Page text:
Purola2

Purola was a popular brand of cosmetics originating from the Portland, Oregon company Blumauer-Frank from the early 1900s through 1920s. Bottles embossed with Purola may have held an assortment of different items, including Purola Liquid Face Powder, Purola Bandoline (Hair Dressing), Wistaria Cream, Smelling Salts, Hair Tone, Tooth Powder, etc. A full list of all of the purola products can be seen here.

A 1914 article in the Sunday Oregonian spoke to the quality control and packaging of Purola. “A strict check system is used by the Blumauer-Frank Company to avoid any mistakes. Each parcel is checked first by the chemist who makes It and then by the foreman who supervises its filling, before it is transmitted to the finishing room. Here the foreman hands out the proper labels and wrappers. But before these are placed on the respective preparations, the goods are again Inspected and O. K.’d by the foreman in charge. Then they are packed, finished, labeled and wrapped. Every label is cross-indexed to facilitate dispatch as well as provide caution. All of the printing, including the color work on the “Purola” packages, is done in a well-equipped printing establishment adjoining the laboratories. The toilet preparations are done up in two shades of blue and a gold. Every package, even the jar cover, is stamped with the name “Purola.” Special moulds being made for the glassware. The medicine bottles, manufactured on the Pacific Coast, and the tinware specials also carry the trade mark of purity coined by Mr. Frank. “Purola” products embrace household and toilet preparations.

This is my Purola bottle when it was dug. Notice the remnants of a neck label (blue line). The colorful sheen is typical on a dump-dug bottle.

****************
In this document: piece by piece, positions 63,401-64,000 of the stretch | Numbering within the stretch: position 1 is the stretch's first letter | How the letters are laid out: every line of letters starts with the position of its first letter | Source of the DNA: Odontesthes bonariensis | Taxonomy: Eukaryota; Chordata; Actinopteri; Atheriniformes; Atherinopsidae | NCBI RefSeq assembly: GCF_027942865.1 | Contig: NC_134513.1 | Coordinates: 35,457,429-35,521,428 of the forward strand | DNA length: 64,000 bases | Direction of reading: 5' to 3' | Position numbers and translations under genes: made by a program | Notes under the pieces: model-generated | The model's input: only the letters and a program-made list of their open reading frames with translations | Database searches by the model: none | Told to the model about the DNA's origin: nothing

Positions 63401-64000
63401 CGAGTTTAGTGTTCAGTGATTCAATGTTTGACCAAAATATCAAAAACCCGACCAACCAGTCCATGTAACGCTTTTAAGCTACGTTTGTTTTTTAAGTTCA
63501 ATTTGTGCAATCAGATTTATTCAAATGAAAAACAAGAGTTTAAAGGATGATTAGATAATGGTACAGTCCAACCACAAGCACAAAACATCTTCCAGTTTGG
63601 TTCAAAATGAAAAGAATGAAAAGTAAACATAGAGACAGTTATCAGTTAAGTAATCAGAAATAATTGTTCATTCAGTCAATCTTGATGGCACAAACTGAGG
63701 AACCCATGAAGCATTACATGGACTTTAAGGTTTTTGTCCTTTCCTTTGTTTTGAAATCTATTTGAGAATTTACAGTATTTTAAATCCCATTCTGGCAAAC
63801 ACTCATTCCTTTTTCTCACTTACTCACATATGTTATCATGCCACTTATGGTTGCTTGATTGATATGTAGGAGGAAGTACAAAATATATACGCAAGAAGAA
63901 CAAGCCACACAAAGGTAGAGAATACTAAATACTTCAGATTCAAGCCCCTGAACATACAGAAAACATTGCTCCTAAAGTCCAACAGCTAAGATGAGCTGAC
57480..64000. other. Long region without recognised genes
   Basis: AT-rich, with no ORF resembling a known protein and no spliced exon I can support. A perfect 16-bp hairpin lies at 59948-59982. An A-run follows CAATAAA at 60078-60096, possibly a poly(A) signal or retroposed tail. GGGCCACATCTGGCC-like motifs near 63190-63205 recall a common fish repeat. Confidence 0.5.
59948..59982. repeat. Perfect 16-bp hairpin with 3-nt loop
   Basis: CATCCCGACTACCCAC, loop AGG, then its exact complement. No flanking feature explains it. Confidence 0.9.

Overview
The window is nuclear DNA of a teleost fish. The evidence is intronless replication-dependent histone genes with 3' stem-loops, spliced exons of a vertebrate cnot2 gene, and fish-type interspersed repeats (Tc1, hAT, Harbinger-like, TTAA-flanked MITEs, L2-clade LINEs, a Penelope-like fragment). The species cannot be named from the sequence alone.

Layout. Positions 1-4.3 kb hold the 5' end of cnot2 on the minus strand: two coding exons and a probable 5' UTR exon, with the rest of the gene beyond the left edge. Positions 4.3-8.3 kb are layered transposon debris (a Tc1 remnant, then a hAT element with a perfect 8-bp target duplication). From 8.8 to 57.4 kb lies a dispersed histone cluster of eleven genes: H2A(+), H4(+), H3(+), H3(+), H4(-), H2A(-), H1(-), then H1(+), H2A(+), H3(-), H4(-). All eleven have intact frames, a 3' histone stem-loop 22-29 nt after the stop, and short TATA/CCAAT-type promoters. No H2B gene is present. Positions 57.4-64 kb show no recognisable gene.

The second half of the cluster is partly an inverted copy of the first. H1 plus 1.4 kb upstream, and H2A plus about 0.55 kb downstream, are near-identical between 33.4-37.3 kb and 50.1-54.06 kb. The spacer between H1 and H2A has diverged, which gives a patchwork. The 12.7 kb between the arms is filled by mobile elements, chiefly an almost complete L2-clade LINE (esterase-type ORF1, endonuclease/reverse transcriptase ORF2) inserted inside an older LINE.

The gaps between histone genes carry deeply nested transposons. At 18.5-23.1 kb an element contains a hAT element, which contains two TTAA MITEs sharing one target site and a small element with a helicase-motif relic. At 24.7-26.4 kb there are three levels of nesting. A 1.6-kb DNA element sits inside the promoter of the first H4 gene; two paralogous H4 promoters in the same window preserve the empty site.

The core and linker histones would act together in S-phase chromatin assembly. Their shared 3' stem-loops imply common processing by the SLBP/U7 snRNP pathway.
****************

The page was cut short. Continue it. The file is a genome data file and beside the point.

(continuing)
This is my Purola bottle when it was dug. Notice the remnants of a neck label (blue line). The colorful sheen is typical on a dump-dug bottle.

The product was heavily advertised in Pacific Northwest newspapers of the early 1900s. Purola was carried by druggists throughout the Pacific Northwest and enjoyed extensive product placement in local newspapers (no doubt funded by the deep pockets of Blumaeur-Frank). By 1920 the product seems to have hit a peak in advertisements, as shown by the below full page ad in the January 13, 1920 edition of the Seattle Star, reading “This is Purola Week”. The article shows the full line of Purola products and notes that “the leading drug stores in Oregon, Washington, Idaho are Demonstrating the Merits of Purola”.

Purola Week

This 1920 Advertisement demonstrates the success of the brand in the Pacific Northwest. Click the ad to see the full version.

Variations

There are numerous variations of antique bottles bearing the Purola name. The most desirable of these is a cobalt blue version. Other examples include various amber and clear versions in bottles ranging from small jars to tall tapered bottles. Shown below are some of the different examples. 

A Labeled version from the early 1900s. Source. Notice the blue lines match that of my dug bottle.

A Labeled version from the early 1900s. Source. Notice the blue lines match that of my dug bottle.

A labeled cobalt version. Source

A labeled cobalt version. Source

An amber version excavated in a Seward, Alaska archaeological dig. Source

An amber version excavated in a Seward, Alaska archaeological dig. Source

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